Why Kenya now needs a strategy to engage with China

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Our Western trade and developments partners are also going through another fiscal and monetary policy phase – the end of massive Quantitative Easing (QE) in Europe, and with the US Federal Reserve Bank interest rate hike in December 2015 bringing to a cataclysmic close a decade of cheap capital across the globe.

Effects have been fast and furious in Emerging and Frontier markets, evidenced by the volatility in currencies, equities and other tradeable economic assets; precipitous fall in commodity prices, as markets readjust and capital seeks safer havens and better returns. But all these are lessons for us in the overall scheme of packaging Kenya as the perfect long-term investment destination – as our economy is better suited to ride out the downturn being a non-commodity dependent economy.

And statistics bear me out. Kenya has the most to benefit from the fall in commodity prices for a number of reasons, including being the least dependent on commodity exports –we have a fairly diversified economy, driven by Agriculture, services, and manufactured goods, having the least exposure to falling demand in Asia, China and American export markets among our peers – 48 per cent of our exports are to African countries, while Nigeria’s key export market is Asia/China at 47 per cent, a whopping 77 per cent of which is in oil and mineral fuels. South Africa’s intra-Africa trade stands lower than ours at 36 per cent, while Nigeria’s stands at a paltry 16 per cent.

Regional and pan-African economic integration as envisaged in the Tripartite Free Trade Area (TFTA) bringing together the 26 states in SADC, EAC and COMESA economic blocks will therefore immensely benefit us.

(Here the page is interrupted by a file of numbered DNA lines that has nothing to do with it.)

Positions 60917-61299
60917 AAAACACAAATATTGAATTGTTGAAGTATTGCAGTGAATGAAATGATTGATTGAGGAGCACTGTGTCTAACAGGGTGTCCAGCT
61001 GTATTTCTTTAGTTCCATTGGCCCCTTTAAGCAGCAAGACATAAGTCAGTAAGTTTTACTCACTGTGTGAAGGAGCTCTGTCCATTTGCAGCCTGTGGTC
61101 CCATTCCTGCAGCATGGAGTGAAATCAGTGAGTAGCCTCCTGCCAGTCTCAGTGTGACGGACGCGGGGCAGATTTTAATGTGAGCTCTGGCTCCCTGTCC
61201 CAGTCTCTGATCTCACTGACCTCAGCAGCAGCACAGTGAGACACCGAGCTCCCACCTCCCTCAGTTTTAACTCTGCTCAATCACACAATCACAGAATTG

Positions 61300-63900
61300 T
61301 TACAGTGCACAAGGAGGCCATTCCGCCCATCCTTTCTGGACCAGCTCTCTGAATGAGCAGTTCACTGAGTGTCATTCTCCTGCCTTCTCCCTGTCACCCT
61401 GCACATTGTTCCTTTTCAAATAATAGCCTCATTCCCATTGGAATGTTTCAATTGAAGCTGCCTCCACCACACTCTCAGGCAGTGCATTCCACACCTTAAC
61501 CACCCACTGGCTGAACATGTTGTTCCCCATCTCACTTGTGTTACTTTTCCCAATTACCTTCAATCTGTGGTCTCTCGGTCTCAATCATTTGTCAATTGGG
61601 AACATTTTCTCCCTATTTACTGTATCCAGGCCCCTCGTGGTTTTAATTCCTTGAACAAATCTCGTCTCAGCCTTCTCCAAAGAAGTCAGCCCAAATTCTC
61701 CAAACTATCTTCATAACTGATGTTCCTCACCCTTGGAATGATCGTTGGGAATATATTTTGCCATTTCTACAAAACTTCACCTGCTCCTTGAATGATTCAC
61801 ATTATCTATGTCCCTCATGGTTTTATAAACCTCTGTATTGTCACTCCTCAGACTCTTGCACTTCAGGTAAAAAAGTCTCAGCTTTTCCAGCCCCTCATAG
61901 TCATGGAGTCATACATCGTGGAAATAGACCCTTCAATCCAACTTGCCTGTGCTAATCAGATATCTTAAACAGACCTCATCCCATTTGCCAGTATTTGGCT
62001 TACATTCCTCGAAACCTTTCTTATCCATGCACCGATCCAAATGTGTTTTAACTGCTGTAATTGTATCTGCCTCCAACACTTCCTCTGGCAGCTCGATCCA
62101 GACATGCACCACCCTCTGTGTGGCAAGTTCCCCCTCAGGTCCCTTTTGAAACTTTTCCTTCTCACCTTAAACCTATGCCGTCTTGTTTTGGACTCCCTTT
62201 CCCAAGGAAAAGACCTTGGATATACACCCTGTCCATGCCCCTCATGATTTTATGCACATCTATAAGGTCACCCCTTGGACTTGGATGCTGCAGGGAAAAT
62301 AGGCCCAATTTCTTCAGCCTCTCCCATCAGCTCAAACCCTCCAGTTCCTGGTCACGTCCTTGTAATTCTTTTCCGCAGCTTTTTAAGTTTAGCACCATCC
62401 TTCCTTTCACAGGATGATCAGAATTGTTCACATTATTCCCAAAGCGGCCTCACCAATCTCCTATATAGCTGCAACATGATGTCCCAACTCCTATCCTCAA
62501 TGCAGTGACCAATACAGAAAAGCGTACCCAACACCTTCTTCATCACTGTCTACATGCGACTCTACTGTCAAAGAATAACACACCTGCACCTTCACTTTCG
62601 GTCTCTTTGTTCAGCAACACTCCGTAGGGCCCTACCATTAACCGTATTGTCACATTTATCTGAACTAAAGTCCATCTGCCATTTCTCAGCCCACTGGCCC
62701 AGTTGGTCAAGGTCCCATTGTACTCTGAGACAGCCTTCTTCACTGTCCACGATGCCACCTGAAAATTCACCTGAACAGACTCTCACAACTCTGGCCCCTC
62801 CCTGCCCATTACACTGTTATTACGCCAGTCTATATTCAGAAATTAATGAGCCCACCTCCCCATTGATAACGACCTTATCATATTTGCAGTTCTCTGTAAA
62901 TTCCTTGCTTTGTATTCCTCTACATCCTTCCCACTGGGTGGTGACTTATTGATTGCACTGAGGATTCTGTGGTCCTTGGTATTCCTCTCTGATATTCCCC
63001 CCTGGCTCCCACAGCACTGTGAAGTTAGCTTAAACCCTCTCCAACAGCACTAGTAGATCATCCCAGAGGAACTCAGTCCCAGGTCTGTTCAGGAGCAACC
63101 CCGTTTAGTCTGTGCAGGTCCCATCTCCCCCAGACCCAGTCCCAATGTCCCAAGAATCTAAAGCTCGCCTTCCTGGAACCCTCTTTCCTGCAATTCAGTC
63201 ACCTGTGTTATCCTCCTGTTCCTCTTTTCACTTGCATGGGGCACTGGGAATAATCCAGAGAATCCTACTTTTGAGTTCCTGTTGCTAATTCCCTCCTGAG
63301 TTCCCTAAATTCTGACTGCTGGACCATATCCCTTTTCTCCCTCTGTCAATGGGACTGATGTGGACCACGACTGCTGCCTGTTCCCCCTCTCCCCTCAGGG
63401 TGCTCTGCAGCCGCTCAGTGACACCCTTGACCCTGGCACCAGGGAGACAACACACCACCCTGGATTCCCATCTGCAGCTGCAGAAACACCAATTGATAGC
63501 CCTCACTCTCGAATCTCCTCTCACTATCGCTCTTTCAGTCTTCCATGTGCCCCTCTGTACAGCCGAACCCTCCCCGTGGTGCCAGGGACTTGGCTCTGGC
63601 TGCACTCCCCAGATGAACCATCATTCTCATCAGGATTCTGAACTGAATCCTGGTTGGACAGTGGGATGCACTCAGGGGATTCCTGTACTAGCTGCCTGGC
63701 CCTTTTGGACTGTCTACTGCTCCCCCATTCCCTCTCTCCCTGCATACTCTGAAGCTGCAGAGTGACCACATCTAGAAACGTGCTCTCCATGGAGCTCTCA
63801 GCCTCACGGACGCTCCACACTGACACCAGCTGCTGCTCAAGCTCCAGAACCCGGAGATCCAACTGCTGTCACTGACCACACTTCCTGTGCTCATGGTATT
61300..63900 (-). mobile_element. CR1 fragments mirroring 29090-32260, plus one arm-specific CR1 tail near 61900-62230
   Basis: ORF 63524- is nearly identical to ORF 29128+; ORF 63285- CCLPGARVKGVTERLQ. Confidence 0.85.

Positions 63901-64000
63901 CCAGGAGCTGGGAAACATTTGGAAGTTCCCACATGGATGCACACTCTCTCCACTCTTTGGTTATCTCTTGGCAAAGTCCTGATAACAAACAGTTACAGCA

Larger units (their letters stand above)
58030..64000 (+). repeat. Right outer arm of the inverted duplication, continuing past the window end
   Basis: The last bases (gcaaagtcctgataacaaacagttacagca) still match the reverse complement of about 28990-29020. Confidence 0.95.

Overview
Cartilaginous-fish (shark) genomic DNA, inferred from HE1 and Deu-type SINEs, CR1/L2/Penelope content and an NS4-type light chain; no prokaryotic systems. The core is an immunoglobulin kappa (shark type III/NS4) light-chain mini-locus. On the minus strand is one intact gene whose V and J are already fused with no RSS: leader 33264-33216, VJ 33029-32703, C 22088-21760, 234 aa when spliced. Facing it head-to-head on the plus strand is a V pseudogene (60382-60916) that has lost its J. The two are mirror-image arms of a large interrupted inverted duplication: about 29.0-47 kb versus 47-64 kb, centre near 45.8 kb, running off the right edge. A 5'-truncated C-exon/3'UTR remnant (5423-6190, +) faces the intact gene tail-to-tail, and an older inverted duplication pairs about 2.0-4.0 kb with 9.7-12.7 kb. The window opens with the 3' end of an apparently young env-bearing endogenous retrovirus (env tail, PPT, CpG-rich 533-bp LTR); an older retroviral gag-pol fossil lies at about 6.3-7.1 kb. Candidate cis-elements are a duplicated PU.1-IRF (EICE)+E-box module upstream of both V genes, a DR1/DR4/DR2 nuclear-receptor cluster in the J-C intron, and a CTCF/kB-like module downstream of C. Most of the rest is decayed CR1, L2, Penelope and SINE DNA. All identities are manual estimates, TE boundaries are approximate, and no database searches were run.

Although the Nairobi Securities Exchange (NSE) is Africa’s third largest at US$50 billion, after Nigeria’s at US$6o billion and Johannesburg’s capped at US$1 trillion, we have activated plans to upgrade Nairobi to a regional Financial Centre, modelled on the City of London Financial Centre models, intermediating the RMB amongst other financial products and services through targeting Central Banks, 70 of whom have already invested their reserves in RMB, including 5 of the top ten; Sovereign Wealth Funds (SWFs), private investors and development finance institutions.

Signing a Most-Favoured Nation (MFN) trade status with China would be a master-stroke to unlock value and drive volumes up. We will attract RMB-denoted bonds, asset classes and inflows given that portfolio rebalancing and hedging will occur as the aggregate SDR assets of the central banks in the IMF member states of around US$ 280 billion have an equal amount of SDR liabilities.

Although China’s central bank has pledged to accelerate efforts to overhaul the country’s financial system, further opening its markets and keeping the RMB stable, concerns still abound as evidenced by last year’s Chinese domestic currency devaluation and stock market volatility. These will become more common the more China opens up its markets, consequently exposing its economy to the risk of capital flowing out. These cooling growth prospects make investors shop for alternative RMB investments of between US$ 800 billion to more than US$1 trillion as estimated by analysts. Even with the conservative estimate of reallocation of about 1 per cent of global reserves each year would mean about US$80 billion global flows annually, which we should tap into by enacting the appropriate legal and regulatory reforms necessary to structure our financial markets to meet the global benchmarks and best-practice.

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